Japan Town Cherry Tree Planting

Friends of the Urban Forest will be planting 45 flowering cherry trees in San Francisco’s Japan Town on Saturday, Dec. 4 from 9 a.m. to 1 p.m.  To participate in the volunteer effort, contact Sally Bentz at 415-268-0783 or sally@fuf.net.  Instruction on proper tree planting will occur at 9 a.m.

Will Calif Fall Color Continue?

Rose Hips, Napa Valley, 2009 (John Poimiroo)

Rose Hips, Napa Valley (10/17/09)

Amazing, but with a month to go before the official start of autumn, a few of the exotic ornamental trees in our area (Sierra Foothills, 800 ft. elev.) have begun showing signs of change.  Along local boulevards, some branches on Chinese pistache have turned brown.  Now that’s probably something peculiar to those trees, as everything else remains green on what has been an otherwise mild summer for California, after a wet winter.

California Fall Color may fall sooner than the leaves, however.  This blog was begun with financial support from a few destinations in California that experience spectacular fall color.  In order to be fully representative of our name, however, we included reports from across California at no cost to other destinations.  However, this summer we learned that the funding that supported California Fall Color isn’t available as in past years or will be used for other purposes, so funding to support weekly reporting here has been lost.

Without financial support, it is not possible to allocate the time needed to collect and process weekly submitted reports, as well as do my own reporting.  Part of the reason is California’s long fall color season (longest, most varied and perhaps the most spectacular in the USA).  It begins in early September, when color begins to show at the highest elevations of the Eastern Sierra and descends by elevation through the end of November.

I plan to post occasional reports, but only when received by color spotters.  I won’t be sending weekly fall color reports to TV weather reporters, newspapers, blogs and social media as in the past few years, mostly because the basic funding to do so isn’t there, so I apologize to those media who’ve come to depend on California Fall Color for accurate and regularly posted reports and photographs.

If you’re a color spotter or want to be, email reports and photos to us.  What we need is a detailed a description of what you saw: type of foliage, colors seen, where seen and degree of change (your assessment of what percentage of total foliage has turned color: 0-15%, 15-30%, 30-50%, 50-75%, 75-100% or Past Peak.  Peaking color is above 50%.  This is the same scale used by The Weather Channel).

Share what you see and and let’s all look forward to a colorful autumn.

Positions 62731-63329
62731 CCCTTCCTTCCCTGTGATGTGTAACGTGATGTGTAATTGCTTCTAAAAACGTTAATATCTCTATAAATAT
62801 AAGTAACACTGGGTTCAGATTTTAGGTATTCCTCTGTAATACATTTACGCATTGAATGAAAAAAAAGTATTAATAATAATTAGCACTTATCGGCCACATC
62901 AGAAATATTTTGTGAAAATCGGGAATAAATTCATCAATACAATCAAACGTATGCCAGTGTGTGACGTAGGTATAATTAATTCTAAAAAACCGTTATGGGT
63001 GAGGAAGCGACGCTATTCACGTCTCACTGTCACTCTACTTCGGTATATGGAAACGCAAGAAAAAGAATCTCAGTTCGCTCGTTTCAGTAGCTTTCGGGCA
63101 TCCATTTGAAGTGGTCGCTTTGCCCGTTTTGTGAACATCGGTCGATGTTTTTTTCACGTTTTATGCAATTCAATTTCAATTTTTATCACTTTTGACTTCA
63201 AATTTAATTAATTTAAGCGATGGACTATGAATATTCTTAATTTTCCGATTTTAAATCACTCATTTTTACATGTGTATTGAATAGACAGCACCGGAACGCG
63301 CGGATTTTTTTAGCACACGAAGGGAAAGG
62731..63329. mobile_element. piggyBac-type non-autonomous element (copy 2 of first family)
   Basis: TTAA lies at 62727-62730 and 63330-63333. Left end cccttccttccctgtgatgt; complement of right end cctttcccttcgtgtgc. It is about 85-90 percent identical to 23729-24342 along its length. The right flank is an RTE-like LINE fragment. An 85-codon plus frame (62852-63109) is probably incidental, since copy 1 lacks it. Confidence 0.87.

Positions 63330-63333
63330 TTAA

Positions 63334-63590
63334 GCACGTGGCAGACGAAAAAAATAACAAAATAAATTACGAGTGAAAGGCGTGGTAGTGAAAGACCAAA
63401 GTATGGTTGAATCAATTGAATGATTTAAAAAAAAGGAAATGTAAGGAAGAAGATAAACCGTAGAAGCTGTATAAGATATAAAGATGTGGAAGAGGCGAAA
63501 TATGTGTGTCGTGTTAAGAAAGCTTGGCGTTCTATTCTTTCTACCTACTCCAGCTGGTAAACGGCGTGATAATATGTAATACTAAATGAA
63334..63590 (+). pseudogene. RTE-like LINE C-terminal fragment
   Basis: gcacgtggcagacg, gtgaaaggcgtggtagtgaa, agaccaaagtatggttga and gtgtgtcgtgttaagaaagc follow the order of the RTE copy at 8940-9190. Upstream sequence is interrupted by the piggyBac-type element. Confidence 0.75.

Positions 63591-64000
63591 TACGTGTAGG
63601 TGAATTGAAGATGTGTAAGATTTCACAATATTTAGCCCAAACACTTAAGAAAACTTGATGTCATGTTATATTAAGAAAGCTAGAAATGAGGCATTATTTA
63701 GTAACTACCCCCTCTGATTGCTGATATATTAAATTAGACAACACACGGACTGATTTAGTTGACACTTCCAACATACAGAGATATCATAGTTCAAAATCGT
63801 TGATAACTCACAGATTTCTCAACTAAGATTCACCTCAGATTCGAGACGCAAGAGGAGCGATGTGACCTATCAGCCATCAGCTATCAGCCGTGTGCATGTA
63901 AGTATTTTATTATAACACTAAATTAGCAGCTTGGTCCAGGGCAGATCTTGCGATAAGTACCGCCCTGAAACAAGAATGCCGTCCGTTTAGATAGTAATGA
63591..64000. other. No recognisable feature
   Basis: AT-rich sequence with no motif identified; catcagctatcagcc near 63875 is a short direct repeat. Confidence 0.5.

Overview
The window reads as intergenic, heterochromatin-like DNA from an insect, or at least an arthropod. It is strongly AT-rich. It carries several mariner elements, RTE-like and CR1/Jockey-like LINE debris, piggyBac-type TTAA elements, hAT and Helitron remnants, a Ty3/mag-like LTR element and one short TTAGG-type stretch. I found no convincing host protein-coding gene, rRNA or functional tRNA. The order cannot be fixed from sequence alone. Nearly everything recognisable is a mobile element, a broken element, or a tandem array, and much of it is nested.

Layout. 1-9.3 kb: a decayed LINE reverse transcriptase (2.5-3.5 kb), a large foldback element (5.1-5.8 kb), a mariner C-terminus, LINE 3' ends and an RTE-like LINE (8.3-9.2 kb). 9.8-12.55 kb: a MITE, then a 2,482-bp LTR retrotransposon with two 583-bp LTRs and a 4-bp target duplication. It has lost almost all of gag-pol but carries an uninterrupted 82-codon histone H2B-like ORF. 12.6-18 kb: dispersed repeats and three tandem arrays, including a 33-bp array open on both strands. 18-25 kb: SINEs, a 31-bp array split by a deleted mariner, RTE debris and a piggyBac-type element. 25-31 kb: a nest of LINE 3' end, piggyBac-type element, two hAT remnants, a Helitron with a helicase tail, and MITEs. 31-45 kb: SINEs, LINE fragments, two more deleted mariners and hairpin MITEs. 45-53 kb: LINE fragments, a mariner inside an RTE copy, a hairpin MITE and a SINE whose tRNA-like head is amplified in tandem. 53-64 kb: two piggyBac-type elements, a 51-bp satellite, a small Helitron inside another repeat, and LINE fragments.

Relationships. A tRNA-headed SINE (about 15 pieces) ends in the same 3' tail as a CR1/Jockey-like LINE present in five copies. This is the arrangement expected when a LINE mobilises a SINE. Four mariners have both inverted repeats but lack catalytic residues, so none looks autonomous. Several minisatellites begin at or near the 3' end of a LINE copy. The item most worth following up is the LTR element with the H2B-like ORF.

Photo Credit: © 2009, John Poimiroo

Putting a Facebook on Death Valley Flowers

Anticipating a better than average wildflower season in the California deserts, wildflower watchers have set up a “Death Valley Flowers” Facebook group to alert others where the wildflowers are blooming. 

Wet winters often result in colorful blooms of cactus and wildflowers in Death Valley National Park and desert areas east of the Sierra.  This year, the Armagosa River has been flowing steadily and water covers the lowest salt flats of Badwater Basin creating the infrequent appearance of Lake Manly, a shallow lake about eight inches deep and about three miles wide. 

Indicators such as this are raising hopes among Death Valley wildflower enthusiasts for profuse wildflower blooms this spring.  The National Park Service is now reporting tiny sprouts that appear like a “fuzz of green” on alluvial fans and hillsides.  Within weeks those areas could be covered with wildflowers, as observers expect the wildflowers to bloom between late March and early April.

Wild flower updates are posted by Death Valley National Park at www.nps.gov/deva and the new Facebook group is found by searching for “Death Valley Flowers.”  Photographs and updates are posted on it.

See You Next Autumn

Today marks the first day of winter, though Jack Frost truly arrived on the weekend following Thanksgiving Day.  And so, officially, California Fall Color will remain dormant until fall arrives in 2010.  Thanks again to all who contributed fall color reports this year… see you again at the end of summer.

Announcing California Fall Color

Black Oak, Upper Yosemite Fall (file photograph) – John Poimiroo

Some people believe there’s no change in season in California.  They don’t know where to look.

California has a beautiful and varied seasonal change, as this blog will attest.

Following Labor Day and continuing to Thanksgiving Day, CaliforniaFallColor.com will report where it’s peaking, what’s peaking, where to stay and lead readers to fall color resources.

To comment on any report or add your own, just click on a headline or email editor@californiafallcolor.com.